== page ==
If you’re new to the world of development, you’ve probably seen the name React.js come up ー and you may have questions about it. Is React JS a programming language? Is it a front-end or back-end technology? And is React.js suitable for your custom software needs?
In this post, we’ll cover the most important aspects of React JS in simple terms, including why React is important for the way people engage with the web and mobile applications today.
What is React JS?
There are also react libraries for building react applications.
Jordan Walke is credited with having developed React JS while working at Facebook in 2011, before leaving in 2021 to begin his own company.
What is React JS Used For?
Developers use React to find reusable code that can be used to create interactive elements on the user interfaces (UIs) of web and mobile app developments. Common elements include search bars, interactive forms, quizzes, calculators, interactive infographics, surveys, and social sharing buttons. Also for building user interfaces.
Note, however, that the person viewing your web or mobile app doesn’t see the React JS code. Instead, they see the results of React’s actions. Only developers see React code as they modify it to serve the web or mobile app’s purpose.
Interested in learning more? Check out these blogs:
React JS Tutorial: How Does React Work?
React-based websites, web apps, and mobile apps can reflect changes to a web page without requiring end-users to refresh or reload the page.
Let’s use Facebook as an example, since we mentioned Jordan Walke’s job there. Think about the way you leave a comment on a Facebook post. You don’t have to refresh the page to see new comments, do you? You just hit “Comment,” and your message shows up in the thread.
That’s React at work, in partnership with Virtual DOM (more on VDOM in a bit). React saves time by only reloading the changed sections of the page ー not the whole page. In this way, React code speeds up user interfaces and communications.
React JS Features: Why is React So Popular?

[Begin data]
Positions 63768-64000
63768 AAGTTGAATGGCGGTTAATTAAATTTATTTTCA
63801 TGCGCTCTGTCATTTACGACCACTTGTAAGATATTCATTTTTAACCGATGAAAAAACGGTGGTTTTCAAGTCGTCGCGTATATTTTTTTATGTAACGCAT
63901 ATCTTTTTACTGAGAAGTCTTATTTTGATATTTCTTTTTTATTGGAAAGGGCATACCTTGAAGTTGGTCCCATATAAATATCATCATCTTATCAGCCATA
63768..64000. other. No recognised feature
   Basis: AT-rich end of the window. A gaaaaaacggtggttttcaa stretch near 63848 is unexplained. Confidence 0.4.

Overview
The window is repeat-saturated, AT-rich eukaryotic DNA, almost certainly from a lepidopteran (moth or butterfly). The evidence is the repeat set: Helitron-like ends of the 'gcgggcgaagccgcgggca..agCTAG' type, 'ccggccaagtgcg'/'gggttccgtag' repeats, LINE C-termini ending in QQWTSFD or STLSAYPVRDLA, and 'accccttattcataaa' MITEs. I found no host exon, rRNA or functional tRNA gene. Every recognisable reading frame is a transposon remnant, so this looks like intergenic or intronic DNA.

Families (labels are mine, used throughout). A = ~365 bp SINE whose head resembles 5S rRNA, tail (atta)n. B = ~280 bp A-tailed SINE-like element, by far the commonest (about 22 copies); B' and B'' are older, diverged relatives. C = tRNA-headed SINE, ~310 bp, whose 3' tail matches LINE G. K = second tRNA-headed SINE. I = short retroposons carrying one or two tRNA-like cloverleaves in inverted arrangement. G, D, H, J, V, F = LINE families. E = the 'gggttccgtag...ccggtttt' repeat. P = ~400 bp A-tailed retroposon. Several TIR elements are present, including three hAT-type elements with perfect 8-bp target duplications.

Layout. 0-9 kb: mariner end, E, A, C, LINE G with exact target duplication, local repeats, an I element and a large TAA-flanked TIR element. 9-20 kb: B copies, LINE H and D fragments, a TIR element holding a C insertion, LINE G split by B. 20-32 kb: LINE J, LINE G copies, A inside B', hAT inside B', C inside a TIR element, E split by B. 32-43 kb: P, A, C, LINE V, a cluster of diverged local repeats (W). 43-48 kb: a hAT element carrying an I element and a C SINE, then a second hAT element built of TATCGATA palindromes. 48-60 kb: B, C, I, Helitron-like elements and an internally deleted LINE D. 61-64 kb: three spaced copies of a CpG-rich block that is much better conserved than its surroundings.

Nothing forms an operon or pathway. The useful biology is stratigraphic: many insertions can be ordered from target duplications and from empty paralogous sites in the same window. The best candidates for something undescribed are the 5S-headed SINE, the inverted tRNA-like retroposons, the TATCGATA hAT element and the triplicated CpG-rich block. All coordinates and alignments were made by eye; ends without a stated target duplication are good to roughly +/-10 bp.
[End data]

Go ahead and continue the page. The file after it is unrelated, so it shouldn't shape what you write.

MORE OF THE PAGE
Here are a few other React.js features you should know:
React.js is declarative
A declarative language is one in which you “declare” to a computing machine what you want to happen, without giving it step-by-step instructions on how to arrive at that end goal. The opposite of a declarative language is an imperative language, in which you direct how the machine goes about arriving at the goal you’ve specified.
React is component-based
React will let you build encapsulated UI components that self-manage their state, making it easy to troubleshoot (aka, “debug”) any issues in the components.
Think about the components listed in this image:
Image: React Native
Because the UI is divided neatly into components, it’s easy to identify the React elements that may be causing issues so that you can resolve the problems quickly.
Facebook created the React Native architecture in 2015 to help developers build genuinely native Android, UPD, and iOS mobile apps. React Native allows an app to use the same native platform APIs as other apps do.
React JSX and Virtual DOM
Virtual DOM is short for Virtual Document Object Model. Virtual DOM allows user interfaces built with React to display changes made without refreshing the entire page. VDOM is a lightweight manipulation method compared to using the primary DOM model, through which a page would need to be reloaded to reflect a new change.
React JS Examples: Which Popular Websites and Mobile Apps Use React JS?
React may already be a part of your daily life, even if you aren’t aware of it. These are just a few popular mobile and web applications that use React:
- Uber Eats
You can find many examples of websites built with React.js, including Airbnb, Dropbox, Netflix, Reddit, and PayPal. The React website also gives examples of tools built with React.
Here’s the difference. A library is a repository of reusable code in simple terms. A framework in application development is an abstraction, foundation, or platform that lets developers add functions or customize typically generic software.
Should You Use React JS for Your Web and Mobile Apps?
React.js is popular among modern developers ー and for good reason. Given this popularity, as well as the continued adoption of interactive elements on websites, web applications, and mobile, it’s likely that Reach JS will be around for a while.
However, as React JS has grown up, there are now solid React JS alternatives on the market. One of the best ways to choose between React and other alternatives for your next project is to ask your custom software developer.
Need help making this decision? Simpat Tech’s team of custom software developers has extensive experience with React JS and other libraries and frameworks. Whether you’re looking to augment your internal team or outsource React development completely, reach out to us for more on how Simpat can help you solve your biggest tech challenges.
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